The controversy over the planned merger of Paris rugby giants Stade Francais and Racing 92 took another dramatic twist Friday when their weekend matches were postponed, plunging the money-spinning Top 14 into turmoil.
The French National Rugby League (LNR) postponed Racing 92's scheduled game against Montpellier and Stade Francais' clash with Castres after Stade players continued strike action in protest at the plan to merge the two clubs.
While Castres accepted the decision to push back their game against Stade, Montpellier said they would not before eventually accepting defeat in their appeal bid.
LNR president Paul Goze said the postponements were "to preserve a certain sporting equity for the end of the championship".
"The NRL wants to give every opportunity for dialogue in a calm climate and to preserve the equity of the Top 14."
Montpellier wanted their game against defending champions Racing to go ahead as planned at 1945GMT on Saturday.
But they were told that their appeal against the cancellation could not be heard until Saturday night.
"The game is postponed to a later date that will be communicated next week. The team of Montpellier apologises for this postponement independent of its desire," said a club statement.
Racing's billionaire owner Jacky Lorenzetti and Stade Francais counterpart Thomas Savare announced the shock merger plans on Monday.
Stade players voted overwhelmingly for strike action and refused to train or play against Castres this weekend or other matches this season.
Racing players said the events of the past week had prevented them from preparing properly for the weekend and had requested the postponement.
On Thursday, players from the defending champions issued a statement saying they were unable to agree on whether or not to take similar collective action to Stade.
Savare insisted that the merger remained on track and that "dialogue had been renewed" with the players after crisis talks Friday at LNR headquarters in Paris.
"The project is not being called into question. It has not been finalised, it remains to be finalised, clarified and built up with the stakeholders. But broadly speaking everyone understands it," said Savare.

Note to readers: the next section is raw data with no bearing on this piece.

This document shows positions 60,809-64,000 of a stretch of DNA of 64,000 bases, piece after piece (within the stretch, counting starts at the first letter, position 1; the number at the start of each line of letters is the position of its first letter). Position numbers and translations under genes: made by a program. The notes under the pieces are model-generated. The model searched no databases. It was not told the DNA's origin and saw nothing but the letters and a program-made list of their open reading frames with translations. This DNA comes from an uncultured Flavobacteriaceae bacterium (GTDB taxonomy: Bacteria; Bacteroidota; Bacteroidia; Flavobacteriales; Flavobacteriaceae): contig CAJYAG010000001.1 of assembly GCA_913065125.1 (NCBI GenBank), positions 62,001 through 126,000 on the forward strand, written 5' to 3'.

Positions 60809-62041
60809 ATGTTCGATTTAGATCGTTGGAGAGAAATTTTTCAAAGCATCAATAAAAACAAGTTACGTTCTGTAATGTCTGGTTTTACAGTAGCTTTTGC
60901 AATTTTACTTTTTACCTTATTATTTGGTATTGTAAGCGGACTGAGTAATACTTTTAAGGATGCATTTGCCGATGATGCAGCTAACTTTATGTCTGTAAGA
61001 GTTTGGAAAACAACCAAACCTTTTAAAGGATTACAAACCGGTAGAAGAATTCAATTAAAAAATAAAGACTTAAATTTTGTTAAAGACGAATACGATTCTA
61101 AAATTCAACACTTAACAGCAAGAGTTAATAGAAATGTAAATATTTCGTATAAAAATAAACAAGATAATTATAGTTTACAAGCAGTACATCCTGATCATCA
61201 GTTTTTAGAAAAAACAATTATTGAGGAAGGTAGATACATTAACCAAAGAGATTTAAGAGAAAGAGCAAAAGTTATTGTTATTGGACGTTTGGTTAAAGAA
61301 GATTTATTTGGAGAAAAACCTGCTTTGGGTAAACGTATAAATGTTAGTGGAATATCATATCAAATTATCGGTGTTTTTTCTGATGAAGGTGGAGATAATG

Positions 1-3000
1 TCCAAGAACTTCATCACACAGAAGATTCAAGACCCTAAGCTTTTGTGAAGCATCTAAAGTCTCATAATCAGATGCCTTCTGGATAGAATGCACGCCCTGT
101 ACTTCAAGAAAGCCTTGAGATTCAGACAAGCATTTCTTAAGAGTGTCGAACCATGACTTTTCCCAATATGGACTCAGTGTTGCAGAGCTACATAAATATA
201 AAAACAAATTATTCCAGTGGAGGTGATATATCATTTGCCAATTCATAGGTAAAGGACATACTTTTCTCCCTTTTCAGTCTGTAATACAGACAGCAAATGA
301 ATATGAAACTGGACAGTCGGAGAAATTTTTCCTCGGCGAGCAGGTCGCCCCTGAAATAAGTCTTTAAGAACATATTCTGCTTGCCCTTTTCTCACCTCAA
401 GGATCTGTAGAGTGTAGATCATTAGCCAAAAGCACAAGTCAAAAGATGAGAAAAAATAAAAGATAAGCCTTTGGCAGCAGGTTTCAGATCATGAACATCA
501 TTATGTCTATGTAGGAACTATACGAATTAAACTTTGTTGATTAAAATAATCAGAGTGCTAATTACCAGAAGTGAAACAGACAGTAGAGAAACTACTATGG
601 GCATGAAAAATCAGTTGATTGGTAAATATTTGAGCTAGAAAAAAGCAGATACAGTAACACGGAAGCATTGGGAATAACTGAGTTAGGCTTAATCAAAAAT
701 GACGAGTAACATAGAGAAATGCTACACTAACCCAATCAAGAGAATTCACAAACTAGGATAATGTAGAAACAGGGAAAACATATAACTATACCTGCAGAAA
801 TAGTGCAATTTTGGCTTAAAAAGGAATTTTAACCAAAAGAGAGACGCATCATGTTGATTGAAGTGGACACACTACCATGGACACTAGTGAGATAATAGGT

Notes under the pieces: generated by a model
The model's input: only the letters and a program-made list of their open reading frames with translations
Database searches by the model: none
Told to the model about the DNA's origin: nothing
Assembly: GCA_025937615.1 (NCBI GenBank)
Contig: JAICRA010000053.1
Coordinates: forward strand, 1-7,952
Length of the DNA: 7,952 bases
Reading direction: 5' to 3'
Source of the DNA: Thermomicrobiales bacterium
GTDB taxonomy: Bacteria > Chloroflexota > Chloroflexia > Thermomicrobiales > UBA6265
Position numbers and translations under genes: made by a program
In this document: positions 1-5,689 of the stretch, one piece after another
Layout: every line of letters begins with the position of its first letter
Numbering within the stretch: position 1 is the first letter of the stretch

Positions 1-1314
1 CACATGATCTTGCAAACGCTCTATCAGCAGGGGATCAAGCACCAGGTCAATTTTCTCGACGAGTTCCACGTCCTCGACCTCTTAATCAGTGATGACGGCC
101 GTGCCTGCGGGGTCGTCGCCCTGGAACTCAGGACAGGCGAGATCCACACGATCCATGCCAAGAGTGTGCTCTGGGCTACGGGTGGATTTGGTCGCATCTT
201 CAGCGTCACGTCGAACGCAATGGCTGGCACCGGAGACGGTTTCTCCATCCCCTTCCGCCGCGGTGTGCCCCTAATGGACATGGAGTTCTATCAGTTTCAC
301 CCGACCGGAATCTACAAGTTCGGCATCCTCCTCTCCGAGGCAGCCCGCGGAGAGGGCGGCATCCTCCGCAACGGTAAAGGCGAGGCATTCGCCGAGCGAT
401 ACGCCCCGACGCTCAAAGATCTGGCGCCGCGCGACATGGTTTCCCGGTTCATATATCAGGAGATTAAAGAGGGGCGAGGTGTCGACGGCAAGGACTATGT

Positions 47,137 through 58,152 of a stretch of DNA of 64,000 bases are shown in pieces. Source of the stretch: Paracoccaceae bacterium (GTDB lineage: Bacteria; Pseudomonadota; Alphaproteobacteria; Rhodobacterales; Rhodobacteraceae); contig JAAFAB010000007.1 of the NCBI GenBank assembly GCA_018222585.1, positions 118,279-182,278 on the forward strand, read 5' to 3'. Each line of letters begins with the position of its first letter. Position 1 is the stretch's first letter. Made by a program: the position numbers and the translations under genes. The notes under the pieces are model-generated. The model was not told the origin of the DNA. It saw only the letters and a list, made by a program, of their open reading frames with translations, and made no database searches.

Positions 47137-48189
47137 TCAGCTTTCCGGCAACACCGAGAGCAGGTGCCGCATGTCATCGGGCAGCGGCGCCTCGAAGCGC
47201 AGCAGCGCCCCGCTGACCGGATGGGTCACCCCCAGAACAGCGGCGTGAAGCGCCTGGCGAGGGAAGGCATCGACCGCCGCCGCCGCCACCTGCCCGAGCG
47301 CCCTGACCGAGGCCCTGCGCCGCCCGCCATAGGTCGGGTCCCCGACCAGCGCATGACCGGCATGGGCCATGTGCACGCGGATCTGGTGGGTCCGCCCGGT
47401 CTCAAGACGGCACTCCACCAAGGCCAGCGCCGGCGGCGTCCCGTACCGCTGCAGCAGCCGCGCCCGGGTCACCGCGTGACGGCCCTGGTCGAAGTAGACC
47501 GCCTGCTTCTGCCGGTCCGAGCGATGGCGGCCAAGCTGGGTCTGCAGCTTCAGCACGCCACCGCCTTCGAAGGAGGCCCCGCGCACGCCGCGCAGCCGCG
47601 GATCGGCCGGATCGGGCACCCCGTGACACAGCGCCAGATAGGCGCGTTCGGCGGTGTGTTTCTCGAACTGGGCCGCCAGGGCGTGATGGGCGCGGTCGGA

"We are in the process of informing and consulting employees. There is no decision made, but a project presented, a fierce determination of the two presidents to implement this project. We are both convinced that this is the right thing to do," he added.
The various parties will return to LNR headquarters on Monday to "continue discussions", the LNR said.
Striking Stade Francais players were hailed by fans earlier Friday as they arrived for the talks with LNR officials.
Almost all Stade players were present but only player representatives including Pascal Papé, Laurent Sempéré, Antoine Burban, Meyer Bosman and Alexandre Flanquart were allowed into the talks.
The rest waited outside before the players emerged an hour later with Saturday's match against Castres still scheduled.
Racing 92 players were also present including captain Dimitri Szarzewski, Manuel Carizza, Xavier Chauveau, Virgile Lacombe and Matthieu Voisin.
Lorenzetti and Savare were also there.
Stade Français players arrived to cheers of "Go Paris, your supporters are here" by an enthusiastic group of up to a hundred fans who then made a guard of honour on front of LNR headquarters.
Some waved pink flags -- the colour of Stade Francais -- and branded banners with "No to the merger," while a handful of Racing fans were also present, some favourable to the project, others not.
"Jean-Bouin (Stade Francais stadium) is our home," shouted some when the Racing players arrived minutes later.
"I won't give up anything," replied Savare, who was branded a "coward" by one Stade fan.
"It is a great cause for us, it was important to show the whole of France that we were 100 percent solid," Stade Francais centre Jonathan Danty told the crowd after leaving the LNR.
"If everyone came here it's because we believe and hope we can get what we want."